China’s manufacturing sector has fallen to a six-and-a-half year low, renewing fears of a slowdown in the world’s second largest economy, according to a survey.
The Caixin/Markit manufacturing purchasing managers’ index (PMI) fell from 47.3 in August to 47 in September, missing expectations of a 47.5 reading.
A figure below 50 suggests contraction in manufacturing, while above 50 indicates expansion.
Asian stocks have fallen in early afternoon trade on Wednesday on the news, with the Shanghai Composite down 1.95 per cent, Japan’s Nikkei 1.96 per cent lower and Hong Kong’s Hang Seng down 2.93 per cent.
The data came the day after the Asian Development Bank lowered its growth forecasts for Asia’s developing economies on the back of growth slowing down in China and India.
Just last week, the Organisation for Economic Co-operation and Development (OECD) said slump in China poses a major threat to the global economy, especially if financial markets deteriorate further.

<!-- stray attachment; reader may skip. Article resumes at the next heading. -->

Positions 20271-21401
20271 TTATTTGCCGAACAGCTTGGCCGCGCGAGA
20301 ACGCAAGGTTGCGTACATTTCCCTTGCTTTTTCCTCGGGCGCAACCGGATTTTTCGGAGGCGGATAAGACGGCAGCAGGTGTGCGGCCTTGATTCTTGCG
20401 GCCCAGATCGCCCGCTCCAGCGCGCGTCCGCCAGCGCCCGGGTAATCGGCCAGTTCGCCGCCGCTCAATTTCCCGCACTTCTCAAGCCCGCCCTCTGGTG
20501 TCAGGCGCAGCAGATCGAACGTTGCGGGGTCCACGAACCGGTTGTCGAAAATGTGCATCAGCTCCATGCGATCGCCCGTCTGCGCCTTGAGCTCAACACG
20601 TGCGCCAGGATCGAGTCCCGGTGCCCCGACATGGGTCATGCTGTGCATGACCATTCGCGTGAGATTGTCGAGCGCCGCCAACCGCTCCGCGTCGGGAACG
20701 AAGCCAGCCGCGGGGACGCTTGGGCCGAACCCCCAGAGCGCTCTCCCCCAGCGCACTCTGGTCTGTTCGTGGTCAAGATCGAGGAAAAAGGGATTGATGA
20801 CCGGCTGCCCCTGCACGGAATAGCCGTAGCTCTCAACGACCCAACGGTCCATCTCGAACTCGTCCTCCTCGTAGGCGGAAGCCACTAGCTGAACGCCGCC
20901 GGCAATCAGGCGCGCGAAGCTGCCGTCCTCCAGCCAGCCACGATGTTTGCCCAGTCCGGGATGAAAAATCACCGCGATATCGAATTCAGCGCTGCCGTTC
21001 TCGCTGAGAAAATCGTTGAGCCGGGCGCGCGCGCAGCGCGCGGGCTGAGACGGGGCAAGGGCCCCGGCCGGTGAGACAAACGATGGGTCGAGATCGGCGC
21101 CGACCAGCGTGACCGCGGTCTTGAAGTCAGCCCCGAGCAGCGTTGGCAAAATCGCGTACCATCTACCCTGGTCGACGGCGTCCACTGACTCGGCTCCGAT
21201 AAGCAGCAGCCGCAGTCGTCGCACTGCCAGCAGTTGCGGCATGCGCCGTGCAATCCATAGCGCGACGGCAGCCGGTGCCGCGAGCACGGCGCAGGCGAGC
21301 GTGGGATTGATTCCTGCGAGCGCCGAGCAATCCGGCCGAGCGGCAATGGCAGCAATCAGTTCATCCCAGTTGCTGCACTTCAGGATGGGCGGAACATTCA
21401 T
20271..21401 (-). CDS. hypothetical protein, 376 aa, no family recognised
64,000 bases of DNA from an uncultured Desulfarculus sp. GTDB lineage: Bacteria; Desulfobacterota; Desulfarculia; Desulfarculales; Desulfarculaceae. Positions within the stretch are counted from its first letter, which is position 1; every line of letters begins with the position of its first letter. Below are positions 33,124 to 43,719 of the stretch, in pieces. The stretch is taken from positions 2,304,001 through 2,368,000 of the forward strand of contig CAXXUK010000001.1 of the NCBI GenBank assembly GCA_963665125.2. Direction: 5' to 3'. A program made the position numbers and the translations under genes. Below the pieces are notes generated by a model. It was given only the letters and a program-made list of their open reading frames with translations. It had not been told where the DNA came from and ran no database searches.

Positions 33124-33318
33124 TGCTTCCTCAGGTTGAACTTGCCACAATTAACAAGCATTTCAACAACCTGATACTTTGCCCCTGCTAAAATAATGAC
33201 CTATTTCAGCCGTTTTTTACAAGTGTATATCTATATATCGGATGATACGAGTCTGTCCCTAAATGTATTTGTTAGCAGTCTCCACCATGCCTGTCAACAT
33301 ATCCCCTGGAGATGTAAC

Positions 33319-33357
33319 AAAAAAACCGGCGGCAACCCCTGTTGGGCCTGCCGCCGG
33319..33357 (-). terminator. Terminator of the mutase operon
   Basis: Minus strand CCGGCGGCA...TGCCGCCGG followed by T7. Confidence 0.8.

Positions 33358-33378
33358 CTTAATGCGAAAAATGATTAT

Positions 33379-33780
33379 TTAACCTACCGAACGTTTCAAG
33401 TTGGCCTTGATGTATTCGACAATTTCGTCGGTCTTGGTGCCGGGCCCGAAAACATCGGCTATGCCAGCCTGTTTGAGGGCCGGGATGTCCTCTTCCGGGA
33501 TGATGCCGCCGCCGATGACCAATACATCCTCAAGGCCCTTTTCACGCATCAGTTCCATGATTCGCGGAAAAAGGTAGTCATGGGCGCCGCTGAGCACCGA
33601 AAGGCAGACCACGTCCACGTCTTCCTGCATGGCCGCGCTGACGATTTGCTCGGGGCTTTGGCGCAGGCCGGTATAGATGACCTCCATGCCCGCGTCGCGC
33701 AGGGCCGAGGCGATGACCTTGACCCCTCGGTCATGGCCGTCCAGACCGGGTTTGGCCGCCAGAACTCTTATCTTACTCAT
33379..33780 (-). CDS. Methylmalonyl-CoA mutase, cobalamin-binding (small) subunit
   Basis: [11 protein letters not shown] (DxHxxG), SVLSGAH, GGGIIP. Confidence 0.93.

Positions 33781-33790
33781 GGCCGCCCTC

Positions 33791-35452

The Federal Reserve, meanwhile, decided last week to keep interest rates at near zero, citing turmoil in China as one reason.
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August inflation figures released earlier this month showed the producer price index falling 5.9 per cent, indicating spare capacity in the economy, while the consumer price index rose two per cent.
Likewise, imports and exports in China both fell in August. Exports have been hit by weak global demand, while imports have been constrained by the slowdown in China’s domestic economy.
However, speaking at the World Economic Forum earlier this month in Dalian, China, Chinese Premier Li Keqiang said China was on track to meet its economic targets and implement financial reforms.